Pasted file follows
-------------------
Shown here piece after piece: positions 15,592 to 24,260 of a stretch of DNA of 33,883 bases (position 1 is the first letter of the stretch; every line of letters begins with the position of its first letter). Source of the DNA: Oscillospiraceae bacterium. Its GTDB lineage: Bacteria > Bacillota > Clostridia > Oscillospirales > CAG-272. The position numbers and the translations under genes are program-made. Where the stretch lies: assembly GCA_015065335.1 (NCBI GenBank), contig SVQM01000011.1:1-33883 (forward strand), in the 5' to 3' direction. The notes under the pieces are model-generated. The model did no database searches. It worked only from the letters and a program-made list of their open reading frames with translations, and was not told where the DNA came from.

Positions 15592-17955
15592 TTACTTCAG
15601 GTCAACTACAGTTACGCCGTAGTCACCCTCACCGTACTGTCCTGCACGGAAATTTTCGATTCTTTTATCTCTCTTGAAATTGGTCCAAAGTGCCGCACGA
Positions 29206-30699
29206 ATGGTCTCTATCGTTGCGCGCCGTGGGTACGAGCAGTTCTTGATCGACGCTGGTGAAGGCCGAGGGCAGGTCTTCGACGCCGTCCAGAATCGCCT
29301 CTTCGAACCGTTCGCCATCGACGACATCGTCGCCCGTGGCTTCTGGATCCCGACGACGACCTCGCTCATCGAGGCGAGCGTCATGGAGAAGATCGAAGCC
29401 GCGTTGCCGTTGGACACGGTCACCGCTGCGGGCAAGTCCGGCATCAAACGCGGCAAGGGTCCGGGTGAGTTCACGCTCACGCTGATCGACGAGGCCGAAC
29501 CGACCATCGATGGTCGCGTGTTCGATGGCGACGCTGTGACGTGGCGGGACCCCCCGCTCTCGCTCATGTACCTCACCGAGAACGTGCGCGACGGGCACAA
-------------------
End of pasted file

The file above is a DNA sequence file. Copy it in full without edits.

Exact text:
Shown here piece after piece: positions 15,592 to 24,260 of a stretch of DNA of 33,883 bases (position 1 is the first letter of the stretch; every line of letters begins with the position of its first letter). Source of the DNA: Oscillospiraceae bacterium. Its GTDB lineage: Bacteria > Bacillota > Clostridia > Oscillospirales > CAG-272. The position numbers and the translations under genes are program-made. Where the stretch lies: assembly GCA_015065335.1 (NCBI GenBank), contig SVQM01000011.1:1-33883 (forward strand), in the 5' to 3' direction. The notes under the pieces are model-generated. The model did no database searches. It worked only from the letters and a program-made list of their open reading frames with translations, and was not told where the DNA came from.

Positions 15592-17955
15592 TTACTTCAG
15601 GTCAACTACAGTTACGCCGTAGTCACCCTCACCGTACTGTCCTGCACGGAAATTTTCGATTCTTTTATCTCTCTTGAAATTGGTCCAAAGTGCCGCACGA
Positions 29206-30699
29206 ATGGTCTCTATCGTTGCGCGCCGTGGGTACGAGCAGTTCTTGATCGACGCTGGTGAAGGCCGAGGGCAGGTCTTCGACGCCGTCCAGAATCGCCT
29301 CTTCGAACCGTTCGCCATCGACGACATCGTCGCCCGTGGCTTCTGGATCCCGACGACGACCTCGCTCATCGAGGCGAGCGTCATGGAGAAGATCGAAGCC
29401 GCGTTGCCGTTGGACACGGTCACCGCTGCGGGCAAGTCCGGCATCAAACGCGGCAAGGGTCCGGGTGAGTTCACGCTCACGCTGATCGACGAGGCCGAAC
29501 CGACCATCGATGGTCGCGTGTTCGATGGCGACGCTGTGACGTGGCGGGACCCCCCGCTCTCGCTCATGTACCTCACCGAGAACGTGCGCGACGGGCACAA